Almost immediately after I transitioned to using Google Street View Time Machine imagery, GooBing went viral. Detroit’s bankruptcy was ongoing and media attention on the city was high. GooBing appeared in newspapers in Japan, Germany, Hungary, France, Estonia, the Daily Mail in London and on websites ranging from the Verge to Zero Hedge, the fatalistic economics blog with a fanatic financier following where it was one of the top ten stories of 2014. On Yahoo.com, GooBing landed on the front page where the article’s writer reported 2 million readers had flipped through images from the blog 70 million times.
In Detroit’s bankruptcy trial, images from GooBing were presented to Dan Gilbert, founder of Quicken Loans and chair of the federally appointed Detroit Blight Task Force, during his testimony as evidence of the present condition of the city.
I was, apparently, not alone in my surprise as a transplant from Brooklyn with no prior experience of Detroit that the city’s decline had not been the steady downward slope starting in the 1960s I’d imagined. The financial crisis had delivered a crushing new blow to an already-down city.
The Cause of the Hurricane
People want Detroit to be an illuminating detail for the rest of the country—either as the canary in the coalmine or a shining beacon of recovery and renewal. The reality, as it seems to insist on being, is more complicated.
When the financial crisis struck Detroit, it aggravated a set of conditions unique to Detroit and uniquely suited to result in calamity induced by a collapse in the housing market:
As the opening years of the financial crisis eroded what jobs were left, Detroiters turned home to face the highest property tax burden in the country. Over-assessed properties and a cash-strapped city amounted to the wringing of blood from a stone. In response, hundreds of thousands of Detroiters, unable or unwilling, stopped paying property taxes. Today, only 35 percent of Detroit’s 385,000 properties generate regular property tax revenue.
Delinquent property taxes put Michigan’s brutally efficient tax foreclosure law to work. Designed to foreclose on properties quickly and return them to productive use through foreclosure auctions, the law instead presided over tens of thousands of Detroiters abandoning, or being evicted from, their overtaxed and undervalued homes.
The foreclosure auctions, instead of an avenue to reuse via the market, discovered the market saw no value in Detroit property. What little value was seen came in the form of rampant speculation and property fraud, which only perpetuated further evictions and abandonment.
As for the properties themselves, nearly 50,000 vacant across Detroit, many publicly owned by a city unable to care for them, some waiting for tax foreclosure to deliver that fate, they were beset by metal scrappers, arsonists, and weather. In Detroit, 65 percent of all homes are detached, single family structures, many hastily built to accommodate the workforce of the mid-twentieth century. No form of housing was at greater risk for the forces Detroit has encountered since the crisis, and the resulting physical state of those properties makes the hurricane comparison apt.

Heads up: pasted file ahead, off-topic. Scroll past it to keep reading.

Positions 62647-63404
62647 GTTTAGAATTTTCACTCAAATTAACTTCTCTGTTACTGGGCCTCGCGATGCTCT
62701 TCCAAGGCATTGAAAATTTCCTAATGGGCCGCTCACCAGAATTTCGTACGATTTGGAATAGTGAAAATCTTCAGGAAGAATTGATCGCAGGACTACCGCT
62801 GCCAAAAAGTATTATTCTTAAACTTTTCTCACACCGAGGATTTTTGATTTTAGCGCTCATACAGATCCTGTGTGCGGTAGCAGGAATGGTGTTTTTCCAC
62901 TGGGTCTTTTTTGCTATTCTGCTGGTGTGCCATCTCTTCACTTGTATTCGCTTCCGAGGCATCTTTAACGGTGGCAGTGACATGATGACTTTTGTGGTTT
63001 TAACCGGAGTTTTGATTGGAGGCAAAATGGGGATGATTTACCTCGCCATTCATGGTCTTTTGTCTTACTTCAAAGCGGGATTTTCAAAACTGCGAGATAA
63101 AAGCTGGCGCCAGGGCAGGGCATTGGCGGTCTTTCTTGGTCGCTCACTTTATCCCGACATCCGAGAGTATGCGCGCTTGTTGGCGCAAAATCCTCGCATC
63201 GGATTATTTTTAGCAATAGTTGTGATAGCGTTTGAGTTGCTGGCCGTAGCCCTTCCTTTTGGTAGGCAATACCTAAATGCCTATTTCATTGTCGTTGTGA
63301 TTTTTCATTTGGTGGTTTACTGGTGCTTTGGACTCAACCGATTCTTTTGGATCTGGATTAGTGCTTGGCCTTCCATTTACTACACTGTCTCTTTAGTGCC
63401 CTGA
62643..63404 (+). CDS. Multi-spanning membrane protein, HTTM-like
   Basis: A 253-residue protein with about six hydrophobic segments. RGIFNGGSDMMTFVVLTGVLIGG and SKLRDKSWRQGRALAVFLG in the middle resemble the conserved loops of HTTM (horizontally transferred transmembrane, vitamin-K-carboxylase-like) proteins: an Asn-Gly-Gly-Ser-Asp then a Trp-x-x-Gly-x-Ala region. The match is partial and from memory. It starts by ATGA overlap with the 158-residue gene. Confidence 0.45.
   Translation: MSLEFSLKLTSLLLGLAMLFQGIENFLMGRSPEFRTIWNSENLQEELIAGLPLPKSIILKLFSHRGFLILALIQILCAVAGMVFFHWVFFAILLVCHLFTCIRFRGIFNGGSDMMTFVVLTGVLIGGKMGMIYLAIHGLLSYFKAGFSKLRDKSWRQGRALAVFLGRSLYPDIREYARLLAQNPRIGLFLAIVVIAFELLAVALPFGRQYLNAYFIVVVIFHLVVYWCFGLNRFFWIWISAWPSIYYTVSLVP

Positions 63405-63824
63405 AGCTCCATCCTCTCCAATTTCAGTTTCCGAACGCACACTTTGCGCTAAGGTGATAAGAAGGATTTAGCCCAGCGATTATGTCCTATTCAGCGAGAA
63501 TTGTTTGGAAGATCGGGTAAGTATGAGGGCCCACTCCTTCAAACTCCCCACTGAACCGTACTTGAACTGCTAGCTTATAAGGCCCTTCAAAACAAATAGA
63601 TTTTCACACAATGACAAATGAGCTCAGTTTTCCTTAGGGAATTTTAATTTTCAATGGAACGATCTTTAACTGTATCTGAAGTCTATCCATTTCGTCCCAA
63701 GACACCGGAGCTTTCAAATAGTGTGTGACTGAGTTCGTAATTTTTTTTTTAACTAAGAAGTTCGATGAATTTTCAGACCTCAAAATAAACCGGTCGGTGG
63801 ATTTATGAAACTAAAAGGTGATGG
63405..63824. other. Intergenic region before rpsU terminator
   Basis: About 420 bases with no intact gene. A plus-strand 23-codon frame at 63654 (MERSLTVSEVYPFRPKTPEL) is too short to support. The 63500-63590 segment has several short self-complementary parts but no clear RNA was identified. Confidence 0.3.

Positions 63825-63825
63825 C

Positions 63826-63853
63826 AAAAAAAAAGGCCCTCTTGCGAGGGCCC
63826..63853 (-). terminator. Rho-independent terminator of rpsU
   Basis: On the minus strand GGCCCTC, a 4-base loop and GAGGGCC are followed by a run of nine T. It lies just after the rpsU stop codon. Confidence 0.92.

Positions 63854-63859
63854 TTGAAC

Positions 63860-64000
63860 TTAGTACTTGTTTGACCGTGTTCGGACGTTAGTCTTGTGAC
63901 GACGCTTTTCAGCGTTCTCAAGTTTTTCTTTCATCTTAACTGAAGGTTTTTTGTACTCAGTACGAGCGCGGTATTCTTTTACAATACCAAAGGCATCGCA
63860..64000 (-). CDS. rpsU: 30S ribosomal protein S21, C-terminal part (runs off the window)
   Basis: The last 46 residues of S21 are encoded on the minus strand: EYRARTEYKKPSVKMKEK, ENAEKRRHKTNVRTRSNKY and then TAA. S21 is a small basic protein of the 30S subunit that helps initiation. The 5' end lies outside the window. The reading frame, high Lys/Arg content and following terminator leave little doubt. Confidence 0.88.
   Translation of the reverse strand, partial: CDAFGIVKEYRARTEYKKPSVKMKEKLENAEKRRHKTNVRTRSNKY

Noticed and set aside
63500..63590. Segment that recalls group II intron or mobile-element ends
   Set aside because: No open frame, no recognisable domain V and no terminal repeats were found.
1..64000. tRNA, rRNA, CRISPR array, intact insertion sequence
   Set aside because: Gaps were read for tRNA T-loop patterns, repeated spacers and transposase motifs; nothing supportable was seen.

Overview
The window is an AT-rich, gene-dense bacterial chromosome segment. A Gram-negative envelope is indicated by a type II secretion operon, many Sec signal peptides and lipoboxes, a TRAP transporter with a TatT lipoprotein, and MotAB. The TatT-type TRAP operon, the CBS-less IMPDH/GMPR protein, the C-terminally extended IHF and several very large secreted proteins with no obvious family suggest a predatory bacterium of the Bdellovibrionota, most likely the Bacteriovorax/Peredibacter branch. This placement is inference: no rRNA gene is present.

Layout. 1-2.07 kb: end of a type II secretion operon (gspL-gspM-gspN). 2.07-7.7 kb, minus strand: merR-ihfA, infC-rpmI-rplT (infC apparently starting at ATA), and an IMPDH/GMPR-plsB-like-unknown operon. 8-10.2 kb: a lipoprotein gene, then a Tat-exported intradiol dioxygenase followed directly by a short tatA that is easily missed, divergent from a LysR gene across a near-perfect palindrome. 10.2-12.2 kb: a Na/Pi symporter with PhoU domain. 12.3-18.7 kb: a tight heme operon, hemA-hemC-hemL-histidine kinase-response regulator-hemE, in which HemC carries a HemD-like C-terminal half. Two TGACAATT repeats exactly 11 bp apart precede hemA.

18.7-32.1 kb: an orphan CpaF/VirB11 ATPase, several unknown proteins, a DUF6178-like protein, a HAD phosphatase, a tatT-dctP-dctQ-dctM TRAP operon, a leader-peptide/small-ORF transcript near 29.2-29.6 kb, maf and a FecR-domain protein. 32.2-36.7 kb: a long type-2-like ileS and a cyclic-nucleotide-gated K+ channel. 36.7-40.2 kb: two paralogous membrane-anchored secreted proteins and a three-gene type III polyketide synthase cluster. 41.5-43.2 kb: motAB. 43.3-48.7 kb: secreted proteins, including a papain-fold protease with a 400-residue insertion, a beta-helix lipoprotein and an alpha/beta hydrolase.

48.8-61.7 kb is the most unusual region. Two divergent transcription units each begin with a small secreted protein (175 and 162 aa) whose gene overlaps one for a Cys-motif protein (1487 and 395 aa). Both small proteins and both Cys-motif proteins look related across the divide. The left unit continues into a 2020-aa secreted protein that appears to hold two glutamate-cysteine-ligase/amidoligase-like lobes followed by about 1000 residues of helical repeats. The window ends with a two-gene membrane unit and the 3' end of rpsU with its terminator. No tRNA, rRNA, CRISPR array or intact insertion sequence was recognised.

Parts of this story are unique to Detroit—no city shares the concentration of old, large, single family homes that Detroit does, and no form of housing was at greater risk for the storm that struck the city and hovers stubbornly over it still today. Parts of the story are unique to Michigan—no state shares a tax foreclosure law as punishing and draconian as Michigan’s.
Yes, post-industrialism, racism and corruption apply locally and nationally, but the particular causes of Detroit’s post-financial crisis experience are unique to the city and the moment. The city faces an underlying disease whose most virulent symptom at this moment is tax foreclosure, and it’s a symptom that can kill its host.
Despite the wealth of data and human stories available to convey Detroit’s contemporary story, it is the unexpected significance of Google Street View that has perhaps captured most powerfully the impact and evidence of the financial crisis on Detroit. The decline continues, its evidence will be captured by the dispassionate cameras atop the Street View cars for history to rewind and re-watch.
This piece is an extended version of the artist’s statement that accompanied the exhibit “A Hurricane Without Water,” a showcase of the Street View photography discussed above, at Austin’s Prizer Gallery.